Walesa presses U.S. to be moral leader

Lech Walesa, former president of Poland, posed for pictures in the State House Visitor’s Center after speaking to a joint session of the New Hampshire Legislature Thursday.

CONCORD — Lech Walesa, the Solidarity union founder and ex-president of Poland, urged America to lead efforts to advance democracy in the world and to encourage the Russian people to reject their leadership.

The former Nobel Peace Prize winner told a joint session of the New Hampshire Legislature Thursday that citizens should support resettlement efforts for the 2.6 million Ukrainians who have fled that war-torn country to seek asylum in Poland.

Walesa, 78, became the first, popularly-elected leader of his country and said American leaders in the late 1990s rejected his push at the time to “disintegrate” all remnants of the former Soviet Union.

With Putin’s invasion of Ukraine, Walesa said now it’s time to finish the job.

“Looking at the current situation right and as a revolutionary, right now I think it is the moment to finish that task which I wanted to accomplish,” Walesa said to loud cheers from lawmakers in historic Representatives Hall.

Walesa had fought against Communist control of his home country and left no doubt his view of its future.

“It has proven totally ineffective outside the world. Mankind has no time for further experiments so Communism is out,” said Walesa, whose comments were met by a standing ovation.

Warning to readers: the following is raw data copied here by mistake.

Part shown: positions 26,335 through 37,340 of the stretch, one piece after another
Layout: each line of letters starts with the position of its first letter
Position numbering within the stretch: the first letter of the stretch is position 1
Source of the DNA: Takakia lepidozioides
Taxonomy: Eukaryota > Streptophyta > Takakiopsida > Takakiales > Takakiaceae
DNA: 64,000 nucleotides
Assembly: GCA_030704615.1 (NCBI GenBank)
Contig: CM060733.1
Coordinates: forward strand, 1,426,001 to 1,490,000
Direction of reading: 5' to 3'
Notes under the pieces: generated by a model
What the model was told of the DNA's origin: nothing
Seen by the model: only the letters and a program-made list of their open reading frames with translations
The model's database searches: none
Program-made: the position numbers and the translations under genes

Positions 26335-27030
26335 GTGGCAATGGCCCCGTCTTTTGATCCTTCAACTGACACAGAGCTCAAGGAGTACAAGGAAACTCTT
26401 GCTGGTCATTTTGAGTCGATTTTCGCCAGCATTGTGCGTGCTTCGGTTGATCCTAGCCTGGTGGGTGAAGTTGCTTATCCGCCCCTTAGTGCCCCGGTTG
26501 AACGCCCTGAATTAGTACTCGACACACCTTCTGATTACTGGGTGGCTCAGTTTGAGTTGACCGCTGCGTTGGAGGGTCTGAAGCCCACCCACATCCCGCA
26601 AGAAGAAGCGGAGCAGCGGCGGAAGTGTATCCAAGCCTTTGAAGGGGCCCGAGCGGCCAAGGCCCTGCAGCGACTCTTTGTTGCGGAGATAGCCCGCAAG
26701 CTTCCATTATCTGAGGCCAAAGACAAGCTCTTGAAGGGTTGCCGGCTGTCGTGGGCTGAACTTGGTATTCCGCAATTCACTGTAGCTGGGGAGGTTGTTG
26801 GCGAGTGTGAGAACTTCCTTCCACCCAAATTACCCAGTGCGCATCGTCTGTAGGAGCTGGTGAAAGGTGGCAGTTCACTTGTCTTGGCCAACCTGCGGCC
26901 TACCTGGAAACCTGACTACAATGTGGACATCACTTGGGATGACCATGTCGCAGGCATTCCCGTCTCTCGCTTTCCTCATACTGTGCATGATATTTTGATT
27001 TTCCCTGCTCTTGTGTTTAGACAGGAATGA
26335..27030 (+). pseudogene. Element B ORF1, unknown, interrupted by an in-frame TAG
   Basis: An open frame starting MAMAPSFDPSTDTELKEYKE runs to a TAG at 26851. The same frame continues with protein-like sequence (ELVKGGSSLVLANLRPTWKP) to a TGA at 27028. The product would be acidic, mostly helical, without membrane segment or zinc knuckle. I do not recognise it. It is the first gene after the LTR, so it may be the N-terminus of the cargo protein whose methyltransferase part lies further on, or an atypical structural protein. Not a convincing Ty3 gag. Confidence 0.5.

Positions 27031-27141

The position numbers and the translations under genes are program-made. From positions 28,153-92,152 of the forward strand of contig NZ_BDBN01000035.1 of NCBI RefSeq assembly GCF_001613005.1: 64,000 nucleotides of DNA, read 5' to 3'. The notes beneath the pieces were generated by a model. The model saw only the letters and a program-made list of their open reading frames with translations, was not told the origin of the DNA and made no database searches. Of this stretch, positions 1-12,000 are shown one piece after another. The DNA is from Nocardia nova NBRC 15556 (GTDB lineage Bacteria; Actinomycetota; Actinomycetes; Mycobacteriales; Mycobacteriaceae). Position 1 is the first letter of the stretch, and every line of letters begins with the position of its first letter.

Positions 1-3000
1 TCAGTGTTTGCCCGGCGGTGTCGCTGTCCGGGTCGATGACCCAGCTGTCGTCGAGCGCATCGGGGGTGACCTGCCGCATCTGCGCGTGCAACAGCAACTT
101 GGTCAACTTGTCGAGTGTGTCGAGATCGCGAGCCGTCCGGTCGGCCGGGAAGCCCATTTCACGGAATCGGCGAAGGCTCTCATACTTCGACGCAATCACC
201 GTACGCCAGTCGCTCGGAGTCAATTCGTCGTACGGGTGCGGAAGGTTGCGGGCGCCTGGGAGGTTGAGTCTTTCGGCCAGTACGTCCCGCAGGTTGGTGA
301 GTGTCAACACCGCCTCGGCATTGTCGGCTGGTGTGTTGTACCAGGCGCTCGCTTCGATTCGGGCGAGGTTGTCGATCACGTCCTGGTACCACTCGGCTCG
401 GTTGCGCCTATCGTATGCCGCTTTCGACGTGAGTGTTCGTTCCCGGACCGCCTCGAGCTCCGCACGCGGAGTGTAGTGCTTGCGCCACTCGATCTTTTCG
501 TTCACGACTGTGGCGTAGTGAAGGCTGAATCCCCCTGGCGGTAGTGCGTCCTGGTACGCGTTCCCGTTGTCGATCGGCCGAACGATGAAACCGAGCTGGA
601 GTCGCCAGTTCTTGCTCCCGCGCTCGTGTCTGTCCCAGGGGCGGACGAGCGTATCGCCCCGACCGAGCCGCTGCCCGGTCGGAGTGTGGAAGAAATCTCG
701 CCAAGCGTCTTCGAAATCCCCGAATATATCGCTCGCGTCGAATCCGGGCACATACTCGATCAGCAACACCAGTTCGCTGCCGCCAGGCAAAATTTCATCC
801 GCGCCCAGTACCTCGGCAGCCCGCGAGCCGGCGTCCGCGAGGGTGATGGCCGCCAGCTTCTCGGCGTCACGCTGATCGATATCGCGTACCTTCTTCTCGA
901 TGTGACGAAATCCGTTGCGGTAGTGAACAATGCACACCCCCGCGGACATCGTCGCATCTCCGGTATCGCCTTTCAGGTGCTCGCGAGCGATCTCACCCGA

Got rock star treatment at State House

He said this is the perfect time for the U.S. to step in and assert its moral authority.

“Here I am on bended knee, to restore the leadership position of the U.S. in the world. The providence has given you such strong potential and you really can be the leader of the world,” Walesa said.

“If we are successful in this second part of our task, they will say of us in the future that not only did they demolish the old order but they constructed a good one.”

Part of that strategy will be to sow unrest with Putin among the Russian people, he said.

“We need to be intent on motivating them to oppose Russia and make them want to break free from Russia,” Walesa said.

“What we want to do is not against the Russian people. On the contrary, Russia and the Russian people will be grateful to us… instead Russia can be such a beautiful country but not bigger than 50 million inhabitants.”

After Walesa’s 20-minute speech, he went to view the Visitor Center at the State House and posed for pictures with admirers.

House Democratic Leader David Cote of Nashua said it was an honor to have Walesa address lawmakers.

“Granite Staters and people across the globe have long admired President Walesa’s fearless activism for human rights, labor justice and democracy,” Cote added.

“President Wałesa’s message was an urgent and imperative one — that a Democratic society is fragile and as a world leader, America must continue its leading role in preserving it.”